Kai Forbath seemingly did everything in 2017 but secure his job with the Vikings.
His zigzag road brought him nearly two years ago to Minnesota, where he has made 50 of 57 field-goal attempts (including 8-for-11 from 50-plus yards) in the regular season and playoffs. He accounted for 11 points in the Vikings’ first playoff victory in eight years. The kick that most impressed his coaches came at the end of the regular season in the 10-degree chill of Green Bay, converting from 49 yards.
It was just his second 16-game season for a team in six years. If Forbath entered the offseason at his Southern California home feeling relaxed, could you blame him?
Then the Vikings traded up last month to draft Auburn’s Daniel Carlson, the first of two kickers taken in the 2018 NFL draft.
“I mean it was a little shocking, yeah,” Forbath said.
So Forbath again will compete for a job this summer, just as he has nearly every NFL season.
“Same as every year,” Forbath said. “I’ve competed with someone every single year. It’s no different than last year with Marshall [Koehn] here. Daniel is a good, young kicker. I’m not here to coach him. I’m here to get myself ready for the season. We’ll have a good competition.”
This might be Forbath’s tallest competition to date.
The Vikings made Carlson the team’s most valuable pick at kicker (167th overall) in franchise history, trading up 13 spots at the cost of a sixth-round pick to acquire him. He’s 6-foot-4 and has the type of leg strength that coordinator Mike Priefer covets.
That’s where Forbath, whose accuracy has previously won competitions over late-round picks and undrafted rookies, can fall short. His distance on kickoffs has been average. Forbath said he focused “a lot” on kickoff technique during the offseason after he ranked 17th among all kickers in touchback percentage.
Touchbacks will be even more critical next season, according to General Manager Rick Spielman, following recent rule changes to kickoffs. The play might now look more like a punt. Players on kickoffs are no longer allowed a running start. And now eight players on the return team must line up 25 yards within the kickoff, limiting blocks.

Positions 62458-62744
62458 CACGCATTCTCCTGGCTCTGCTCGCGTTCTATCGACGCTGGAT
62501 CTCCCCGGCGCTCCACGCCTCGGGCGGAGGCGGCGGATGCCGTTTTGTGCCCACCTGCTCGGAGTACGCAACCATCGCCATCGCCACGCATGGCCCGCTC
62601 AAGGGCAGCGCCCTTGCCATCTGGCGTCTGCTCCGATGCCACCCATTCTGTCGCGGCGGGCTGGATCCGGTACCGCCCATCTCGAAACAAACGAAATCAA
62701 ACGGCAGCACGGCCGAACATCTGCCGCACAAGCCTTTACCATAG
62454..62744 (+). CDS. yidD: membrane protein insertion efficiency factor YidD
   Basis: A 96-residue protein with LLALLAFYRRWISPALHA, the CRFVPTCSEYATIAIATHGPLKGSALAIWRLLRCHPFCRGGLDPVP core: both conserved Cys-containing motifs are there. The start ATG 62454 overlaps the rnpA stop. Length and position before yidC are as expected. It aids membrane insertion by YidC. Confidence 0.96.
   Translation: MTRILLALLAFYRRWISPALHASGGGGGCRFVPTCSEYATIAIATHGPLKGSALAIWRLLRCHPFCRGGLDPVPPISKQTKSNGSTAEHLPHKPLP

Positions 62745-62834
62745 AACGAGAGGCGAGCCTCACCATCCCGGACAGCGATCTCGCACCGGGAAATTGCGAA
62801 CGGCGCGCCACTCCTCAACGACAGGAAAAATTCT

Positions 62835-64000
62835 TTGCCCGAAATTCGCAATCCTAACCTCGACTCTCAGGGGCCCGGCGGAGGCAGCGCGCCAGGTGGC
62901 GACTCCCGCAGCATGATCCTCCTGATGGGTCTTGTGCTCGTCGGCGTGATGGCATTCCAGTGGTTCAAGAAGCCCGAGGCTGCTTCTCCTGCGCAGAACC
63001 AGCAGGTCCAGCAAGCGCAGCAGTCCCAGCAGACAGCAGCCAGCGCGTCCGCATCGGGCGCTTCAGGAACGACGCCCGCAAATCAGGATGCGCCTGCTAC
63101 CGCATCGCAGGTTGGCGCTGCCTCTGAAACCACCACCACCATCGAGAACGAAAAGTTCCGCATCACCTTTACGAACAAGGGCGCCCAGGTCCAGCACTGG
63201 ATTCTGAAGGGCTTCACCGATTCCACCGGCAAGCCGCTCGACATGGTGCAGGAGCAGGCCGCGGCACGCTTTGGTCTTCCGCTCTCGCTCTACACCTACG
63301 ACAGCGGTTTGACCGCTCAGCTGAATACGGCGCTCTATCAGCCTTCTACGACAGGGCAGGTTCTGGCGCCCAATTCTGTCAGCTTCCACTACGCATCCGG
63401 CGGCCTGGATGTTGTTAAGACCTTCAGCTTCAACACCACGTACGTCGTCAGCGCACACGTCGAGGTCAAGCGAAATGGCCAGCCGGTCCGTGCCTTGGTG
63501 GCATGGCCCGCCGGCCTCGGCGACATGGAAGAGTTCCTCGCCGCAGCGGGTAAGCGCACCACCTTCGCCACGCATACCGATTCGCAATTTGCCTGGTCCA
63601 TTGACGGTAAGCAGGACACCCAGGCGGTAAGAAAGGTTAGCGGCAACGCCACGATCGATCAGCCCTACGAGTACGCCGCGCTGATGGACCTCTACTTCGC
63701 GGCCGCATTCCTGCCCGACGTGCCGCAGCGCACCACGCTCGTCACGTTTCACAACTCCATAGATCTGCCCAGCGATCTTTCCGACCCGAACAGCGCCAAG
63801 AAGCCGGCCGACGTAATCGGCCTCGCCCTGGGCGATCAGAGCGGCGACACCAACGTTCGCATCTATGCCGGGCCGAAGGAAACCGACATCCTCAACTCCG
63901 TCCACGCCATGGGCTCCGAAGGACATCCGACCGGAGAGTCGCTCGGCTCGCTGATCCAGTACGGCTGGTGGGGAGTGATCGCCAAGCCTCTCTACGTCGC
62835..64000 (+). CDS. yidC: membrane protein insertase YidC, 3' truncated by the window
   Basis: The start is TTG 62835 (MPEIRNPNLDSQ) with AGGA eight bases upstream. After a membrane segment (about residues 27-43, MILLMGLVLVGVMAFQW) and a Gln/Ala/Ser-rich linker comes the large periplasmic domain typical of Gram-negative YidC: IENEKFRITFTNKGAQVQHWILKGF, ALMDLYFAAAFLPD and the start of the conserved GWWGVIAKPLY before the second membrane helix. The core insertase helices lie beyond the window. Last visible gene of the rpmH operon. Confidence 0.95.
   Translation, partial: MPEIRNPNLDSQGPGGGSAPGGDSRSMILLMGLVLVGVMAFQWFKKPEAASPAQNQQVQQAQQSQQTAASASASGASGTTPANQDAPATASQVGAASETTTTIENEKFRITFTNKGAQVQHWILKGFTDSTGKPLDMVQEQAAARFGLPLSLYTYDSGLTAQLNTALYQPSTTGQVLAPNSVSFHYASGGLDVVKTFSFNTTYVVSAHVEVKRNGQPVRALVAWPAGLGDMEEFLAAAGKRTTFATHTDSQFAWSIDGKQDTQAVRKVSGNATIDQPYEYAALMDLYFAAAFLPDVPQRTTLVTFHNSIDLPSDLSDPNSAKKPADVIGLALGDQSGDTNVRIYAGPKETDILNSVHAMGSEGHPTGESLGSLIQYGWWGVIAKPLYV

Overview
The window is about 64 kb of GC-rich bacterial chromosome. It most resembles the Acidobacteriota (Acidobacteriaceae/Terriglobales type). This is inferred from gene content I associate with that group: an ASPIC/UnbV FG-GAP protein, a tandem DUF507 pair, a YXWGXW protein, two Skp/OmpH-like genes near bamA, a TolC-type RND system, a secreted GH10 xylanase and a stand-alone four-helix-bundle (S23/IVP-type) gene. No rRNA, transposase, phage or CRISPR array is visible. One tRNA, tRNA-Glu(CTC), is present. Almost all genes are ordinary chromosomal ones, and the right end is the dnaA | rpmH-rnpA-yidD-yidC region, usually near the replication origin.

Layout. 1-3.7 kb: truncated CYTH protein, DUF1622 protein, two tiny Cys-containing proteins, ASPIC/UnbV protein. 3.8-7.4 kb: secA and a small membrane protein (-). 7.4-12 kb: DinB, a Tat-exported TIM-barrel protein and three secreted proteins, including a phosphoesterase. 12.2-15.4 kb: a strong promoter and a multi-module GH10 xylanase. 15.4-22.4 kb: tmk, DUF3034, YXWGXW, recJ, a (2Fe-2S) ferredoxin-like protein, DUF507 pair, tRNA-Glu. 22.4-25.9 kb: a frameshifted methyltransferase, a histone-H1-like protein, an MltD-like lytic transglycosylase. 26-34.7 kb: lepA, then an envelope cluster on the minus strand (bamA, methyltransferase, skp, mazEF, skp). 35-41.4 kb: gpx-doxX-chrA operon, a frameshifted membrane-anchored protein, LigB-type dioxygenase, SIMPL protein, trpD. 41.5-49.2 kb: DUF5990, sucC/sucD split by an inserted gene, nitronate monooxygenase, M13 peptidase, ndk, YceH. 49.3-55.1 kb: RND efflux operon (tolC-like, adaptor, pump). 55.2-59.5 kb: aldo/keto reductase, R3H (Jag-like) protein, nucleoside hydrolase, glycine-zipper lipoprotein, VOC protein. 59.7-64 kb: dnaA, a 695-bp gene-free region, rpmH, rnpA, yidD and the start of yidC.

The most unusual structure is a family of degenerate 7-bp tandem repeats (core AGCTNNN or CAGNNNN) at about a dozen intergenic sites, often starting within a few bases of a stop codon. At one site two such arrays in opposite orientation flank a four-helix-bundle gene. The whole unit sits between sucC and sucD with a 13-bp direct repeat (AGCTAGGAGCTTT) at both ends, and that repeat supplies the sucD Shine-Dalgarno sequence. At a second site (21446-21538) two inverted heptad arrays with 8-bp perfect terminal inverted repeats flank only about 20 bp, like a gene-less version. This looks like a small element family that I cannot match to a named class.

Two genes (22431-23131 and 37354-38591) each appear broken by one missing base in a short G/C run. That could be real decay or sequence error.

“You have to have a strong-legged kickoff guy,” Spielman said on KFAN last week, “to maybe prevent [big returns] by kicking the ball out of the end zone.”
Team officials also sought better consistency through the uprights. For Forbath’s accuracy, he still missed 11 regular-season kicks last season (two blocked). Only one other team missed as many extra points (five) as the Vikings.
Enter Carlson, the heir apparent. His decorated SEC career wasn’t weighed down much by a subpar 2017 season. He left Auburn with conference records in points, field goals and consecutive extra points. He boasts range that, he says, can clear from 75 yards away in the Colorado altitude in which he was raised.
The competition might not make it to the preseason, according to head coach Mike Zimmer, should Carlson establish himself early in training camp.
“We’ll see how it goes,” Zimmer said. “If one guy is way ahead of the other guy, then we might make the change sooner, so the other guy gets all the reps.”
No guaranteed money softens Forbath’s situation, having re-signed a one-year deal for the veteran minimum in March. Any solace comes from Forbath’s history of winning, previously over kickers Koehn, Connor Barth and Zach Hocker, with three different NFL teams.
“I’ve fortunately never lost a competition,” Forbath said. “I’m not shying away from this one just because they drafted him. As long as I make my kicks, everything should take care of itself.”